Medicare Advantage plans are extending the palliative care offering for MA plan members and beneficiaries

RainbowCare’s EVV Solution for Home and Community-Based Services

RainbowCare’s EVV solution gives home health care professionals an easy-to-use HIPAA-compliant app for capturing and reporting all the in-home, hospice, and community health care visit data required by your state’s Medicare agency. Providers offering Personal and Attendant Care, Case Management, Care Coordination, Meals, Transportation, Durable Medical Equipment & Supplies can use RainbowCare’s EVV solution with the below capabilities:

  • Clock-in/out with Web and Mobile Application
  • Check-in/check-out even when an active internet connection is unavailable
  • Ensure field staff safety and adherence to appointment schedule via GPS
  • Voice, Photo, & Client Signature Verification at point-of-service
  • Possible video consultation and collaboration with another provider
  • Record appointment notes easily and securely
  • Dynamic calendar-based scheduling
  • Multiple views for schedulers, staff & other individuals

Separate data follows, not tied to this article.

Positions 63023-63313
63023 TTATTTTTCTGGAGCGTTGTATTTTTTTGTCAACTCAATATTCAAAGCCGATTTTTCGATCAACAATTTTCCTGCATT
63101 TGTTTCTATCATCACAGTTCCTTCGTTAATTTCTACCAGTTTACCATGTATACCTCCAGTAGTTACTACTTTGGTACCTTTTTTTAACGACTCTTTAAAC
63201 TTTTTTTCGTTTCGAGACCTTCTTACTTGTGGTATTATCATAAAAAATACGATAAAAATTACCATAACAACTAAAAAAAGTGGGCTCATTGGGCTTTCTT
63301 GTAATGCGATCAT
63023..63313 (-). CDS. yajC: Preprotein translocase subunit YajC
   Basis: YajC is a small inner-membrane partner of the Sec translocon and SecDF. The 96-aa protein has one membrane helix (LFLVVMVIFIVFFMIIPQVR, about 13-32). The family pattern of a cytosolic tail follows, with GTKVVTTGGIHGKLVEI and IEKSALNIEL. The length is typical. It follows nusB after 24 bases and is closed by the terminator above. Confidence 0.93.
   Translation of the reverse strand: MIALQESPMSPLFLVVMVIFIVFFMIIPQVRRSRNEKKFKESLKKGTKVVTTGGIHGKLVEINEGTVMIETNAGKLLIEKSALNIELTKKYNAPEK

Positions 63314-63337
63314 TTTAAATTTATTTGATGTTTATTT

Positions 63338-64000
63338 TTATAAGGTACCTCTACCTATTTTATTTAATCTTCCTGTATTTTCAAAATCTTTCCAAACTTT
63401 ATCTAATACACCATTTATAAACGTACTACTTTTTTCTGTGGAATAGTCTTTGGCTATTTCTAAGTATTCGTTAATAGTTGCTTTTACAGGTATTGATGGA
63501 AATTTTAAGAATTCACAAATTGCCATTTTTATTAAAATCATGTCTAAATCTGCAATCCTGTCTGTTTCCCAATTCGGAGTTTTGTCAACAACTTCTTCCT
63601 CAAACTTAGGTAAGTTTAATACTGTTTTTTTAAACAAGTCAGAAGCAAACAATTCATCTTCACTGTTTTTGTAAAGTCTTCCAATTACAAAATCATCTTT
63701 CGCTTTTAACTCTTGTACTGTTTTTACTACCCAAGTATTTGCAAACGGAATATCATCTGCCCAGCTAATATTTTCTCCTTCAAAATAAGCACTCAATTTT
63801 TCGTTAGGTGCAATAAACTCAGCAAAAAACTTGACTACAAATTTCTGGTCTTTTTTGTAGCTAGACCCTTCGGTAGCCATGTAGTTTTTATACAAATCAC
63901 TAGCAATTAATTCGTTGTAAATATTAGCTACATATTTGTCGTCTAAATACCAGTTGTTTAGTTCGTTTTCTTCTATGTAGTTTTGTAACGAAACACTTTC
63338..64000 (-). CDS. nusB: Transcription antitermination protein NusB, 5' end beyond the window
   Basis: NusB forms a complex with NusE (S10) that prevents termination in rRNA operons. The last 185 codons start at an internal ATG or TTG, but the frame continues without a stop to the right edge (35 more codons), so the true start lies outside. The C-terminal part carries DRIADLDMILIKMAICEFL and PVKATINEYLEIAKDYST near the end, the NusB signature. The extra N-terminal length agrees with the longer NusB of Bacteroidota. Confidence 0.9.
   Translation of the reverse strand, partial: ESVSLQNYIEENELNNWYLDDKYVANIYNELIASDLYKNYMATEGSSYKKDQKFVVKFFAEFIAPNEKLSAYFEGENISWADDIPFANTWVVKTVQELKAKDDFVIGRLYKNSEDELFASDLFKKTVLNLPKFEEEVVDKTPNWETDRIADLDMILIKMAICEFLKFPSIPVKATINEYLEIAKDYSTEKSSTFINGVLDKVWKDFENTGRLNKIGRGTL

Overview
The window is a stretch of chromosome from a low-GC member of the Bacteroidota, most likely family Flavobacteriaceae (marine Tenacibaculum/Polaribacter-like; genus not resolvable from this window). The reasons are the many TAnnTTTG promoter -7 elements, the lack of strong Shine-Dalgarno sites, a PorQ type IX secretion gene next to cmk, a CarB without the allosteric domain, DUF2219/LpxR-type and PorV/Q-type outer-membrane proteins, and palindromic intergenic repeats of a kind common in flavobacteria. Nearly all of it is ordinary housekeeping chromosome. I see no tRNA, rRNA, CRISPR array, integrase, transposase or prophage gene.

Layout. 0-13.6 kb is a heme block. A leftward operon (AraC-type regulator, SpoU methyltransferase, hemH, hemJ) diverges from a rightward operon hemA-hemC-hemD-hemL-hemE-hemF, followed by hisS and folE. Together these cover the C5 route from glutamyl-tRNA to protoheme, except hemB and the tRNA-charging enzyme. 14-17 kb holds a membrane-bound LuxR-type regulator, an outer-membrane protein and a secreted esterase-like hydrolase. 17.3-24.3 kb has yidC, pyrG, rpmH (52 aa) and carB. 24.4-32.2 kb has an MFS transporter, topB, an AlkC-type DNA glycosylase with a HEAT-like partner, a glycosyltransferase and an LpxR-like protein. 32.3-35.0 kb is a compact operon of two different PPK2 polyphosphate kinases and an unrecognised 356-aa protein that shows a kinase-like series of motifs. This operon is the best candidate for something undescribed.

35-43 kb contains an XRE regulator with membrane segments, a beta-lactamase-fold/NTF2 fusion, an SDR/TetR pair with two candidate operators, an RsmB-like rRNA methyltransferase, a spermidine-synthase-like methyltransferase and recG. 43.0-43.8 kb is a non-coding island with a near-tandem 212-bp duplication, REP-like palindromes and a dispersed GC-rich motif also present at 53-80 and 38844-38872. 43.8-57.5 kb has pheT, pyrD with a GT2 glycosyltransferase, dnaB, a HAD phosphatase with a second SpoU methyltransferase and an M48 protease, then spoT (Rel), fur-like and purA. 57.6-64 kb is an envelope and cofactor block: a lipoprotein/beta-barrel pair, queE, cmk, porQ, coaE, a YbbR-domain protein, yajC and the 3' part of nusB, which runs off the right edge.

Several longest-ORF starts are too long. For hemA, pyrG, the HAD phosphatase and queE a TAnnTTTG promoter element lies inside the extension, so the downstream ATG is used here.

• Bulk import schedules
  • Manage Prior-authorizations, eligibility, and service limits
  • Create Electronic Billing Claims from EVV Data
  • Reporting: Scheduling, EVV, Utilization & Payroll reports
  • Configurability to meet agency-specific documentation needs
  • Designed to meet the CMS rules

RainbowCares EVV solution supports the entire home health, hospice, and community care delivery process in real-time to address your compliance, communication, documentation, reporting, and billing needs making it effortless to capture and report the accurate data needed by states.

Wrapping Up,

RainbowCares EVV solution is HIPAA-compliant, integrates with established EHR systems, and can be customized to meet individual state’s EVV reporting requirements, and provides training to help you onboard and meet the EVV mandate for better delivery of care.

To find out more about how RainbowCare EVV solution can help you streamline your home health care delivery and Medicaid reporting.

Author's Bio

Ayushi Patel
Ayushi Patel

Ayushi Patel is the Director of Strategy & Innovation at Mobisoft Infotech. She leads the strategic partnerships and initiatives in the healthcare division. Her experience includes healthcare administration, business development and sales, and customer success management.